The 405 meets Paul Banks
It's 5.30pm and I'm informed that Paul Banks is running a little late, which is fine as it gives me time to pour another drink, stretch and relax a little. After swapping a few pleasantries, I ask if he's ok to dive straight in to discuss his latest solo project, Banks and he graciously obliges.
Where does Banks fit in alongside the rest of your previous material? Is it a conscious break from Julian Plenti?
I really look at it as a kind of a continuation. The material from Julian Plenti features songs I wrote in my very early days – the late 90s when I was in college. I feel like I'm properly attributing it to the artist because it was conceived when I was using that name. Moving forward, when I write a bunch of new songs the Julian Plenti thing kind of existed from 1996 until the early 2000s.
Until Interpol really kicked into gear?
Yeah, then I let it go for a long time. When I made that first record I was being goaded by that early work. So for me, the new stuff is just evolution. It's not a big musical shift or change; this is just what I write now.
I'm sure the promo is making a big deal about this shift from your Julian Plenti persona to Paul Banks. What do you make of it?
It's a good way to phrase it. It's a good angle. For me, it's not because I've decided to say something more honest or more personal but these are the songs that I write now.
Does the lyric from the end of 'Summertime is Coming' play into this at all? The one that goes "Is this the right time to know me?" I thought the whole track was such a beautiful and interesting end to the album. It feels very significant.
It really is profound for me. It was a private history and now it's a public history. 'Summertime is Coming' is kind of an interesting example for me. It also dates back to a very early era when I was Julian Plenti, but it kind of went through a lot of evolution and I felt it was also a song I wanted on my record. It went through a transformation over the years.
Banks goes on to outline the difficult process of working out the track – how choruses were dropped and the entire song was rejigged several times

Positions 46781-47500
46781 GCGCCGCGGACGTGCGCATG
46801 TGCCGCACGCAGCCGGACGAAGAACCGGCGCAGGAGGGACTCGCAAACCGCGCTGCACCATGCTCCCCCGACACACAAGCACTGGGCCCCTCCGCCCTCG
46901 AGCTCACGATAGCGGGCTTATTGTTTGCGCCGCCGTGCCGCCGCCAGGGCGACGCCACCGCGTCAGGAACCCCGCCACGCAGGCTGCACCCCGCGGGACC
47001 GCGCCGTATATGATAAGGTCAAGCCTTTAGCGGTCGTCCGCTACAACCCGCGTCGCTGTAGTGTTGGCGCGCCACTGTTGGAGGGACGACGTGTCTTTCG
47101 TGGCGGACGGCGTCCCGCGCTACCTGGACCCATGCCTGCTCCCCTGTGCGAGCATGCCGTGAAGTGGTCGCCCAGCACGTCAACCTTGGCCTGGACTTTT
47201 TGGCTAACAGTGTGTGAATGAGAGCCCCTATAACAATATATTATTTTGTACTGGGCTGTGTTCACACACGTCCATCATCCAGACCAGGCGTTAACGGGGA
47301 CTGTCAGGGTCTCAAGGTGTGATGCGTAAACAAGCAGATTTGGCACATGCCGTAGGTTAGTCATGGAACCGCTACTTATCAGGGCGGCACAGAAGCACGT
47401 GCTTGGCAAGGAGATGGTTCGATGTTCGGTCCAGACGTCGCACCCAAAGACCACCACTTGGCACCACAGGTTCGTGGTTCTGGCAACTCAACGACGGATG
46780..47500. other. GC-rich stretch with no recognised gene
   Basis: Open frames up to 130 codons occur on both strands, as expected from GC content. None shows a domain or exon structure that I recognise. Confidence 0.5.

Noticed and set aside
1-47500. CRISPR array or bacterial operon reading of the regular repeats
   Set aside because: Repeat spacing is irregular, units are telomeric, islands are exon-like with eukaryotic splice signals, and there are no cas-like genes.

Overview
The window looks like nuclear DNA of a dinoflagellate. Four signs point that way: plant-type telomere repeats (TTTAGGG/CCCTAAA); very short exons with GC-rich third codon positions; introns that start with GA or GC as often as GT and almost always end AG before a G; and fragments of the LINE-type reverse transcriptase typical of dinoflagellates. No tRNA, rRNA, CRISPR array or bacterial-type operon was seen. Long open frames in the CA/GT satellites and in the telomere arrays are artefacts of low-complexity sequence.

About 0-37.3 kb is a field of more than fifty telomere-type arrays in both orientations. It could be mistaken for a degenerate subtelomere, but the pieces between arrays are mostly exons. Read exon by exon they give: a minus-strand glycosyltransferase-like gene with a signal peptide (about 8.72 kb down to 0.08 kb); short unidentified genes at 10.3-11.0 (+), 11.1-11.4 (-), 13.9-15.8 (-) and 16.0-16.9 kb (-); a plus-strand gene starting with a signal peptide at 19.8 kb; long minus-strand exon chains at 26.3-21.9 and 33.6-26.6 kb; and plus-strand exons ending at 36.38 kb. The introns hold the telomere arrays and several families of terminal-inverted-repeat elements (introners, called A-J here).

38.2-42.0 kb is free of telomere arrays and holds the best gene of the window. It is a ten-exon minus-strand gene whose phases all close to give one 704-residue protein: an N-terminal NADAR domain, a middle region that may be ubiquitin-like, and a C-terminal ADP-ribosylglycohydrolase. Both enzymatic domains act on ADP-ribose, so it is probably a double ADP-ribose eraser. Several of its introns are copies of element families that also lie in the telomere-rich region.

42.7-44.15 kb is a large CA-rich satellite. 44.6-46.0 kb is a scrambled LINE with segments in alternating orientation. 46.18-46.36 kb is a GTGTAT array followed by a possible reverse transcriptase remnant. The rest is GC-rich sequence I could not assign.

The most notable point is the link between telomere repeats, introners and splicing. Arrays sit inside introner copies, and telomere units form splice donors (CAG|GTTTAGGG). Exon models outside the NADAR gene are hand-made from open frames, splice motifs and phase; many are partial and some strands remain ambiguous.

Then I grabbed an acoustic and I played that outro to Peter [Katis, producer] and he was like "That's it! Let's just go there" and the fact that it worked was very, very gratifying because then it's really fucking full circle for me. I was very gratified that I was able to incorporate the old and the new.
Dwelling for a second on the "new" you mentioned, 'Lisbon' for example almost has a cinematic approach you've been moving towards recently and 'Arise Awake' has that picky and technical side to it. How do you feel about your perceived musical evolution?
I don't know… I really just enjoy making music. Those are two songs I really love playing live, they both translate well. They have a good kind of atmosphere. I've always been a finger-picking guitar player, so a lot of my earlier work there's quite a few finger-picking songs that are part of my style that doesn't fit into a rock band. Interpol has that sort of shouting approach, so it's what fits. When I'm working alone and I'm working on these compositions I have a little more space to breathe. So, that's really just an aspect of how I write songs. I've always enjoyed writing instrumentals. The way I see those, if I don't think it needs a vocal then I really cherish those one's that can live without it. Those are two of my favourite on the record.
Banks has hit on something I feel is important here in terms of where Paul Banks of Interpol becomes a different beast to Paul Banks the solo artist. I go on to ask him how working on solo material aids the creative process when returning to Interpol.
Is it a cyclical process where one aids the other? Or is it just a way of coping and making sense of the successful musician's lifestyle?
I think, all of the above. In Interpol, Daniel is the one who introduces the songs and I've learned a lot about songwriting from Daniel. There are some finger-picking second guitar parts within Interpol where I feel I bring my personal style to Daniel's style, so there's always been that interplay. But that's also the crux of why it's different - I'm always playing in response. Here it's me from the ground up. I think they do mutually feed into each other. They can inspire what I do in Interpol, which generates a lot of ideas then it helps with a solo record then I go back to Interpol and instead of having all the responsibility of doing everything I get to just go: "OK Daniel, what have you been working on? That's amazing, these are the ideas I have to contribute to that" And I think they do. Interpol becomes a release after the solo records and the solo record becomes a necessity after the Interpol records.